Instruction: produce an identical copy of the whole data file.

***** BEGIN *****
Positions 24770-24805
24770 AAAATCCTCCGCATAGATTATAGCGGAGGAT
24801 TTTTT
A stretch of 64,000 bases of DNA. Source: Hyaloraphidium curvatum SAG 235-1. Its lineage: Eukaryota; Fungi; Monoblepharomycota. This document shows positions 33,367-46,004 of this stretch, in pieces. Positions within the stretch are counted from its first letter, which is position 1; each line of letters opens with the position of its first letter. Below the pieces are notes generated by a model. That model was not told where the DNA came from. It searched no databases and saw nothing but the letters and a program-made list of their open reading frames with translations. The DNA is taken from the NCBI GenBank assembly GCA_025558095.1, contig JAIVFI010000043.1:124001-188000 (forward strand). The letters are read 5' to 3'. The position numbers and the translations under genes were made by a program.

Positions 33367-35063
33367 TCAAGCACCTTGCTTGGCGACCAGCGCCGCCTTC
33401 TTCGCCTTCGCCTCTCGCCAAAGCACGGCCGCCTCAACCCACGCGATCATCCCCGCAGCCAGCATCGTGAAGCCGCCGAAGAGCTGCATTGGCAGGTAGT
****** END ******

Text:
Positions 24770-24805
24770 AAAATCCTCCGCATAGATTATAGCGGAGGAT
24801 TTTTT
A stretch of 64,000 bases of DNA. Source: Hyaloraphidium curvatum SAG 235-1. Its lineage: Eukaryota; Fungi; Monoblepharomycota. This document shows positions 33,367-46,004 of this stretch, in pieces. Positions within the stretch are counted from its first letter, which is position 1; each line of letters opens with the position of its first letter. Below the pieces are notes generated by a model. That model was not told where the DNA came from. It searched no databases and saw nothing but the letters and a program-made list of their open reading frames with translations. The DNA is taken from the NCBI GenBank assembly GCA_025558095.1, contig JAIVFI010000043.1:124001-188000 (forward strand). The letters are read 5' to 3'. The position numbers and the translations under genes were made by a program.

Positions 33367-35063
33367 TCAAGCACCTTGCTTGGCGACCAGCGCCGCCTTC
33401 TTCGCCTTCGCCTCTCGCCAAAGCACGGCCGCCTCAACCCACGCGATCATCCCCGCAGCCAGCATCGTGAAGCCGCCGAAGAGCTGCATTGGCAGGTAGT